Levi Casboult on his move from Carlton and success at Gold Coast

Levi Casboult did not arrive at Gold Coast with much fanfare. But the veteran has defied the odds and could end up returning to the finals after nine years, writes DANIEL CHERNY.

Why ex-Blue Levi Casboult’s heart now lies at the Suns. Picture: Michael Klein/NCA
Why ex-Blue Levi Casboult’s heart now lies at the Suns. Picture: Michael Klein/NCA

Occasionally they slide into his DMs.

As the injuries mounted to Carlton’s talls, Blues fans pondered, maybe we should have given Levi Casboult another year?

“I’ve had a few Instagram messages from Carlton supporters who wish I was still there. But I’m certainly happy with where I’m at,” Casboult says.

And well he should be. Discarded by the Blues after 154 games, Casboult’s acquisition by Gold Coast at the end of last year appeared to be a case of the Suns trying to find some experienced, versatile tall cover.

Lo and behold, cover was needed. Ben King’s ACL injury shaped as catastrophic for the Suns, and in particular coach Stuart Dew, heading into the final season of his contract.

But the devastating blow to King proved to be the opening for Casboult, who along with fellow off-season recruit Mabior Chol, has not let Dew down.

Ex-Blue Levi Casboult has been a critical acquisition for the Suns. Picture: Chris Hyde/Getty Images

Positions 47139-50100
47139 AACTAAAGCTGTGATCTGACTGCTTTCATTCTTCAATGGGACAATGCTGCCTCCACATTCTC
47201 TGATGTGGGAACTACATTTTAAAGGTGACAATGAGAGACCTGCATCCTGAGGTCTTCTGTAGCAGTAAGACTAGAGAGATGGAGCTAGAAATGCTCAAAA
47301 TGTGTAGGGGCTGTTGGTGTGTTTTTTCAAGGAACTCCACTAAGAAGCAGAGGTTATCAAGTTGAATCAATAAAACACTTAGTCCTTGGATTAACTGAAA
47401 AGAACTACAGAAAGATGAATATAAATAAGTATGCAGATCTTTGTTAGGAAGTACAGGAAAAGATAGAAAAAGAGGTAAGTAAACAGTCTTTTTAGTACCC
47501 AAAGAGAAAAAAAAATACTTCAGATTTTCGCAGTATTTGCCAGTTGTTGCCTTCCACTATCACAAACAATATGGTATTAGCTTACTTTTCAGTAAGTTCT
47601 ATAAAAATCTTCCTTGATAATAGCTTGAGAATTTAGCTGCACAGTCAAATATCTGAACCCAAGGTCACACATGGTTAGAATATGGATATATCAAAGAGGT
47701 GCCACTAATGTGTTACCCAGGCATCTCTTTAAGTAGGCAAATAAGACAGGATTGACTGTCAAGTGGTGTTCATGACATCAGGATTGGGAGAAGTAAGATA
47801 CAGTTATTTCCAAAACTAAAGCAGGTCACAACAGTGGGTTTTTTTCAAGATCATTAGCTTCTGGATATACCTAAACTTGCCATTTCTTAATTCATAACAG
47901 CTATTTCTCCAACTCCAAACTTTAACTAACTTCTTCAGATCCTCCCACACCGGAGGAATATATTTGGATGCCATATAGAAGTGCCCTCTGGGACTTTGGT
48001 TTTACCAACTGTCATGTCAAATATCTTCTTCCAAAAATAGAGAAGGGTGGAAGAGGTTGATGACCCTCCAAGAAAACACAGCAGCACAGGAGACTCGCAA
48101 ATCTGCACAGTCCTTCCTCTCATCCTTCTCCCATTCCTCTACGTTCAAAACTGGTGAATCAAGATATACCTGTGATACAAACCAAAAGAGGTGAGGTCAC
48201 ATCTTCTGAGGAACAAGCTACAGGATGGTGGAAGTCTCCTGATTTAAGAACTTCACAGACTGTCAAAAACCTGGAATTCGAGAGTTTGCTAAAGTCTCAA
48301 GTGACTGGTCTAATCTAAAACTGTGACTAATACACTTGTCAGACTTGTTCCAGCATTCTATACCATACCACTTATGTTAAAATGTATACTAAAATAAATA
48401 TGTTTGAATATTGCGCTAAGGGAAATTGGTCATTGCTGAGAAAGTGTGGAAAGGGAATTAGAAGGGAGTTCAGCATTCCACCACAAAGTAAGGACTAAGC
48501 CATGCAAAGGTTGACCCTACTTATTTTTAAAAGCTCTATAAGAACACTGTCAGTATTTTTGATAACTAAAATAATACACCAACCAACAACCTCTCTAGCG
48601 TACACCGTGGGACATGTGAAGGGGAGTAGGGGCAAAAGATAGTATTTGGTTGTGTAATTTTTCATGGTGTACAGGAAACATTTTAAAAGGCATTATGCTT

Ex-Blue Levi Casboult has been a critical acquisition for the Suns. Picture: Chris Hyde/Getty Images

The pair have missed just one game between them, with Chol kicking 27 goals to go with 24 from Casboult.

They have proven an unlikely twin threat, helping the Suns to a 7-6 record, providing Dew with more than a fighting chance of fending off the Alastair Clarkson spectre and even more remarkably, putting Gold Coast within striking distance of a maiden finals berth.

For Casboult, who along with wife Hayley and children Lonnie, Arlo and Goldie packed up their life to extend their AFL adventure, things have gone better than expected, but not beyond the realms of imagination.

“It’s probably gone above expectations, but not above what I thought I was capable of,” Casboult says.

“I didn’t envisage coming up here and Ben King getting injured and being out for a year. Things have happened that have helped my situation. But who knows, we might have played all three of Kingy, myself and Mabior.”

Mabior Chol and Casboult’s move north has added height and power to the Suns front line. Picture: Matt Roberts/AFL Photos/Getty Images
Mabior Chol and Casboult’s move north has added height and power to the Suns front line. Picture: Matt Roberts/AFL Photos/Getty Images

Casboult played in just one AFL final across 12 years at the Blues – a period in which he would be led by five senior coaches. So the prospect of adding to that tally against the odds later this year is appetising.

“It’s definitely a carrot being dangled in front of us at the moment. You’d be silly not to think it’s a motivating factor. That’s why we play footy.

“But especially with the competition at the moment, the second you take your eyes off the prize and look too far ahead, there’s other teams just as hungry and they’ll quickly take that away from you.”

Casboult’s sole finals appearance came at Sydney’s Olympic Stadium in a semi-final defeat to the Swans in 2013.

“We didn’t play that well. Sydney smashed us,” Casboult says bluntly of that evening.

“I was probably a bit younger and didn’t appreciate what it was at the time. I couldn’t foresee that I wouldn’t play another one for the rest of my career [so far].”